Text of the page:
Magazine article Science News

Ancient Gene Takes Grooming in Hand. (Science News of the Week)

Magazine article Science News

Ancient Gene Takes Grooming in Hand. (Science News of the Week)

Article excerpt

All sorts of animals groom themselves regularly, which keeps them clean and healthy. However, mice with an alteration in one of the genes that orchestrate body development lose their grip on grooming, a new study finds.

These mice bite and lick themselves so hard and so often that they end up with bald patches and open sores, according to Joy M. Greer and Mario R. Capecchi, both geneticists at the University of Utah in Salt Lake City. Moreover, the same genetically altered rodents groom cage mates just as aggressively.

The mice have a mutated version of one of the homeobox, or Hox, genes, which scientists have implicated in embryo development. The new finding offers a potential avenue for exploring the biological roots of trichotillomania, a rare condition in which people tear out their hair, as well as some of the repetitive cleaning behaviors classed as obsessive-compulsive disorder (OCD), the researchers conclude in the Jan. 3 NEURON.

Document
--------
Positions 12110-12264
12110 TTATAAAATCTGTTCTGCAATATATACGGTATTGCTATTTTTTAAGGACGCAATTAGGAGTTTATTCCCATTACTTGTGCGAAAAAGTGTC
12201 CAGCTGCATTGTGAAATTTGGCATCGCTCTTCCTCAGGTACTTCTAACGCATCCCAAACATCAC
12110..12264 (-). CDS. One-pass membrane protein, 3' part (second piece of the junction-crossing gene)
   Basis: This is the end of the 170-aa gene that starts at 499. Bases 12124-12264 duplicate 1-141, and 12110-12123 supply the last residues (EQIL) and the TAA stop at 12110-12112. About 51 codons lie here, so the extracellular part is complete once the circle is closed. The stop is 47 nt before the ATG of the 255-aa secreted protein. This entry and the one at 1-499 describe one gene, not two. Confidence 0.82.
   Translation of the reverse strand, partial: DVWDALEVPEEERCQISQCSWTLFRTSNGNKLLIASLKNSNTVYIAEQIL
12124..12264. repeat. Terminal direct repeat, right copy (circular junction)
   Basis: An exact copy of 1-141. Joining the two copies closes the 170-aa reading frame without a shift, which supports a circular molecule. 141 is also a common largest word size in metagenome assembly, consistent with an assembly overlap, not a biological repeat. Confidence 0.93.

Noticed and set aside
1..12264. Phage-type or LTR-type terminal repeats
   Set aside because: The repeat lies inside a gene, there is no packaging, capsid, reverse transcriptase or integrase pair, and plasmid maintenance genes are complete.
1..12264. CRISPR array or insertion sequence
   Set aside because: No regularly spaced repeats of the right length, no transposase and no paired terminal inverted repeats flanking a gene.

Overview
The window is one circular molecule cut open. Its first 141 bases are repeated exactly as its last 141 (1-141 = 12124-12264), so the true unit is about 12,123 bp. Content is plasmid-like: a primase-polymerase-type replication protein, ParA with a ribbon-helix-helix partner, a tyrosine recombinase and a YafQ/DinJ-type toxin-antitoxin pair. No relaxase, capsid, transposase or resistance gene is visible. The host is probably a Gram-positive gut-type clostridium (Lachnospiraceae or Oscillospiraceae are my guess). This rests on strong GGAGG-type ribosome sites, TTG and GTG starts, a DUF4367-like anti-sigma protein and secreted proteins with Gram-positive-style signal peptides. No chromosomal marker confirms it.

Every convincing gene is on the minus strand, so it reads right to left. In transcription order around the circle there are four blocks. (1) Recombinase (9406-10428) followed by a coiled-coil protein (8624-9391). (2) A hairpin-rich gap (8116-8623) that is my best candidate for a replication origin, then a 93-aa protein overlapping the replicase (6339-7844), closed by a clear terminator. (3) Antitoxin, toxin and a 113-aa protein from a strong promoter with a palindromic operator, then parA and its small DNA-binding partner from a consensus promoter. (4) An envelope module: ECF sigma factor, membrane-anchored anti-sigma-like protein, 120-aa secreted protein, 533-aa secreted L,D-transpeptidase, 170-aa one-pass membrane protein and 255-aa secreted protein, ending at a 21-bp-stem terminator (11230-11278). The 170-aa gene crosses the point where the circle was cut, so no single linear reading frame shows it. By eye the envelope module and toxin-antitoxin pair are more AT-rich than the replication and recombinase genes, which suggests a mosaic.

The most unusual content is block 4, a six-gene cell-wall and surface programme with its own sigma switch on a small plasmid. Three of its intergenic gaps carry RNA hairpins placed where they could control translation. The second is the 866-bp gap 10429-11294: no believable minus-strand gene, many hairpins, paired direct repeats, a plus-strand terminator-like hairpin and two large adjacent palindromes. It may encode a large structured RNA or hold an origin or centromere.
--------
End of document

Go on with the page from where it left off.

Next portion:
"This particular Hox gene may regulate the amount of grooming performed by an animal," Capecchi says. "So far, we see no other unusual behaviors in mice with this mutation."

The study adds to emerging evidence that Hox genes, which are largely the same in all vertebrate species, influence biology and behavior in a surprisingly wide variety of ways, he adds. It makes sense, in his view, that at least one of these evolutionarily ancient genes influences the comparably ancient grooming practices of vertebrates.

Greer and Capecchi altered one of the two copies of the Hoxb8 gene in individual mice from an inbred line. This enabled the scientists to compare these animals with others in the line, which shared the same set of genes except for the critical Hoxb8 mutation.

As adults, genetically modified mice displayed bald patches and skin lesions on their bodies. …

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